Days of Struggle

No Comments | September 2011

Hazrat Mirza Bashir Ahmad(ra) was one of the sons of the Promised Messiah(as). Born on April 20, 1893 he passed his matriculation in 1910 with distinction, and according to the wishes of the Promised Messiah(as), attained an MA in Arabic in 1916. A great religious scholar and prolific writer, his books and speeches are easily understandable by the average reader. Some of his important works include Siratul Mahdi (Life of the Mahdi), Silsila-e-Ahmadiyya (The Ahmadiyya community), Tabligh-e-Hidayat (Propagation of Guidance), Kalimutal Fasl (The Decisive Word) and Hamara Khuda (Our God). He also contributed countless articles to magazines and periodicals of the Ahmadiyya Muslim community, such as the daily Al-Fazl, and was Editor of The Review of Religions for many years. Sirat Khatamun Nabiyyin is his magnum opus; an outstanding biography of the Holy Prophet(saw), which includes insightful analysis and commentary on various aspects of his life. For the first time this book has been translated into English. The English rendering, “The Life and Character of the Seal of Prophets,” will be serialised in various parts in The Review of Religions.

Continued serialisation of the English rendering of Hadhrat Mirza Bashir Ahmad(ra)’s outstanding biography, ‘Seerat Khatamun Nabiyyin’, on the life and character of the Holy Prophet Muhammad(saw). ‘Seerat Khatamun Nabiyyin’ has been translated into English for the first time, and is being serialised in The Review of Religions. This section of the series looks at the Muslims’ migration to Abyssinia, the myth surrounding the so-called satanic verses and the intriguing discussion involving the followers of Muhammad(saw) at the Royal Court of Negus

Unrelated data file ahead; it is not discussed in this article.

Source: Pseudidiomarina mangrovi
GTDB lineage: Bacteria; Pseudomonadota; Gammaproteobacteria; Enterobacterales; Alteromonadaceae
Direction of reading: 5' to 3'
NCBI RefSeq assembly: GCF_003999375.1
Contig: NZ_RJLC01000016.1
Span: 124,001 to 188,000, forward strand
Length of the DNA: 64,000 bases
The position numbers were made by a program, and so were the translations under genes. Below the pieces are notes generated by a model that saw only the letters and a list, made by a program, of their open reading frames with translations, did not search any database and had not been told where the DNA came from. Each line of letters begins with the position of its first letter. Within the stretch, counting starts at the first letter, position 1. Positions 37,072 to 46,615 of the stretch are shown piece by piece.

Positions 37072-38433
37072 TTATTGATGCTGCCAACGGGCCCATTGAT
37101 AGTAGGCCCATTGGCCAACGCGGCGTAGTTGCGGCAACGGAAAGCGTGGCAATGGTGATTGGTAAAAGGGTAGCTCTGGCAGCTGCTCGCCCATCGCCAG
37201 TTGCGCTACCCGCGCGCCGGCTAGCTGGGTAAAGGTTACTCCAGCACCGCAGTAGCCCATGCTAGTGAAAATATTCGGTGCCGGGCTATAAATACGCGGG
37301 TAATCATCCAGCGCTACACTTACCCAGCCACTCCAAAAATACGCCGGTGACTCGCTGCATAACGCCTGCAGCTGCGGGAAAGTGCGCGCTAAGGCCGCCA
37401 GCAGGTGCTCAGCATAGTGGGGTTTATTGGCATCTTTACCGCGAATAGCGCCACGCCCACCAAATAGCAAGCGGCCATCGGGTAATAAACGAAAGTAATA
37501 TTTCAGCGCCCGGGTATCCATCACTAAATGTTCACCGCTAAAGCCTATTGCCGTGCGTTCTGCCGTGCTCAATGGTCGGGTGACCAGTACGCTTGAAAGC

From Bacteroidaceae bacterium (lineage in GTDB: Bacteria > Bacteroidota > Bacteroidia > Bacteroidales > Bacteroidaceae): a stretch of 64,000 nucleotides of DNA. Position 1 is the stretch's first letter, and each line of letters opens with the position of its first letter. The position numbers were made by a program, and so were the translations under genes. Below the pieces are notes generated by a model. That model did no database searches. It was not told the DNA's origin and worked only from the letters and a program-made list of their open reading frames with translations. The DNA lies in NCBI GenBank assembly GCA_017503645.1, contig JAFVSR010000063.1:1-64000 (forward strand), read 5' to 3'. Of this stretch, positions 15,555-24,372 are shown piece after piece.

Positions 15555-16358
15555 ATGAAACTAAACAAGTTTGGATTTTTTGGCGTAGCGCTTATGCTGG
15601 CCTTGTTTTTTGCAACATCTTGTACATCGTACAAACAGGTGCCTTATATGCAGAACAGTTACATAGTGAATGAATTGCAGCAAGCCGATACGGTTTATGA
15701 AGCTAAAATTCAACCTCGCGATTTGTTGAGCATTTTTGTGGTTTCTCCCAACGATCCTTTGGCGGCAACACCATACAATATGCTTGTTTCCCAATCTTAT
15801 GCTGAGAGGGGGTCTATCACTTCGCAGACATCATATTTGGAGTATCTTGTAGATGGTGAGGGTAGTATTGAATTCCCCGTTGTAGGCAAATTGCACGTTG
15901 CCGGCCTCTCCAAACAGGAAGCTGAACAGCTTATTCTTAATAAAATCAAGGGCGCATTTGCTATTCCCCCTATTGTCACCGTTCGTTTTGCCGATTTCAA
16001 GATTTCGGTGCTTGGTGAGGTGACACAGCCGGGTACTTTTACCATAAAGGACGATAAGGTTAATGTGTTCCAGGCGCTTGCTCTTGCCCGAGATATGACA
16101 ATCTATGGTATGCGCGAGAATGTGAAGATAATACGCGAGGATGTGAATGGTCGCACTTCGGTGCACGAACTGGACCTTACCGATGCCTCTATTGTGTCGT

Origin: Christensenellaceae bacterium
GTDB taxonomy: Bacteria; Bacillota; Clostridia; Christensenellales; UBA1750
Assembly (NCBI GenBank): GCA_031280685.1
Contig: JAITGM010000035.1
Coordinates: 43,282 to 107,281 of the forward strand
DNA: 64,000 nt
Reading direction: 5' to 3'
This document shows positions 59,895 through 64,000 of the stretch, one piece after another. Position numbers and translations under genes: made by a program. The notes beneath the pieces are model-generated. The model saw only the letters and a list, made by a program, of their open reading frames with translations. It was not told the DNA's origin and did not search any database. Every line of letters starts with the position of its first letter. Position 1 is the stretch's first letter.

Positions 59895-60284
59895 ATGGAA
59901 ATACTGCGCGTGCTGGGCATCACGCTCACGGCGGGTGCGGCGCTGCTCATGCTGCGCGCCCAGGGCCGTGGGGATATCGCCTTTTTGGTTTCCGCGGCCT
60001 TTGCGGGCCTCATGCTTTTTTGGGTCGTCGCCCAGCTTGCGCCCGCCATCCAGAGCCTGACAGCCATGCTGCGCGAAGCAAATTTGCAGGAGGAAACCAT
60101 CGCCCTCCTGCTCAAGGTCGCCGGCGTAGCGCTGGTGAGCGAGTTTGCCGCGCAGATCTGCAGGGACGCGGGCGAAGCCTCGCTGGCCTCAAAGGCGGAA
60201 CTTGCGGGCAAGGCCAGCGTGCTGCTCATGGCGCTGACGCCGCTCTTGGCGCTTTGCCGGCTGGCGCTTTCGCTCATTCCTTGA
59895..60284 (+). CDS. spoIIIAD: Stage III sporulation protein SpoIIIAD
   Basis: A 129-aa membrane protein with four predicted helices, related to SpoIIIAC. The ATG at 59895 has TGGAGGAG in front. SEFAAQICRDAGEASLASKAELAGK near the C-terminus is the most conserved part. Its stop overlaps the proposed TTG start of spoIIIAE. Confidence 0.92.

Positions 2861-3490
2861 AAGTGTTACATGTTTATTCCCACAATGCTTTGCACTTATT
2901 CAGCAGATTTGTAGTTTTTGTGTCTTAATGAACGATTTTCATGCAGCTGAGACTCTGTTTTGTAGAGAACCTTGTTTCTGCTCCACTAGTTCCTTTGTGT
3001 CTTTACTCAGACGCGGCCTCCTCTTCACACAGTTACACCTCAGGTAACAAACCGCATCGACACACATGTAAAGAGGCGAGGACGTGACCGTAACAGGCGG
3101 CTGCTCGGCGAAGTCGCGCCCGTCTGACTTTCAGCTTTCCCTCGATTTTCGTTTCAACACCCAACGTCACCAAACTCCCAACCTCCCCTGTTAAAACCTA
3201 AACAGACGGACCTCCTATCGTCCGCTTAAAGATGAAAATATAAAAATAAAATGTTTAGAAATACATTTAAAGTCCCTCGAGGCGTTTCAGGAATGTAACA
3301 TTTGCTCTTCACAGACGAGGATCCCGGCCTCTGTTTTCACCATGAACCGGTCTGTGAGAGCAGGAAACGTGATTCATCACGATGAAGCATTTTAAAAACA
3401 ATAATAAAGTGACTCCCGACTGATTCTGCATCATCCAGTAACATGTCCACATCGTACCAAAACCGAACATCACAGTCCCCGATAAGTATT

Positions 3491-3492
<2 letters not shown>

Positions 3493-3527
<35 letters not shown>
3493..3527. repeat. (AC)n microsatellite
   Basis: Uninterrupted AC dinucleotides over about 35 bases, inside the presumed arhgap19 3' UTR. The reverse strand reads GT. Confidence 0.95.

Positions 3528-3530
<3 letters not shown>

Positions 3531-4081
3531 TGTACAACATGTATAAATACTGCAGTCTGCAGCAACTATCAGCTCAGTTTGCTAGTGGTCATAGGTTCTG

Translated from the Urdu by Ayyaz Mahmood Khan

Migration to Abyssinia

When the suffering of the Muslims had reached its limit and the Quraish continued to aggravate the affliction of the Muslims, the Holy Prophet(saw) instructed Muslims to migrate to Abyssinia, and said, “The king of Abyssinia is just and equitable. None are subjected to oppression under his rule.”1  The country of ‘Habashah’, which is known as Ethiopia or Abyssinia in the English language, is situated to the north-east in the continent of Africa. It is exactly opposite to southern-Arabia and with the exception of the Red Sea, no country intercedes it. During that era, a strong Christian sovereignty was established in Abyssinia and the king was referred to as the Negus. As a matter of fact, the ruler there is still called upon by the same name. Arabia had business relations with Abyssinia,2 and in the era that we are currently mentioning, the capital of Abyssinia was Axsun, which is located near the present-day city of Adowa, and until now is considered a sacred city. In those days, Axsum was the centre of a very powerful sovereignty.3 During that time, the personal name of the Negus was Ashamah,4 who was a just, intelligent and powerful king.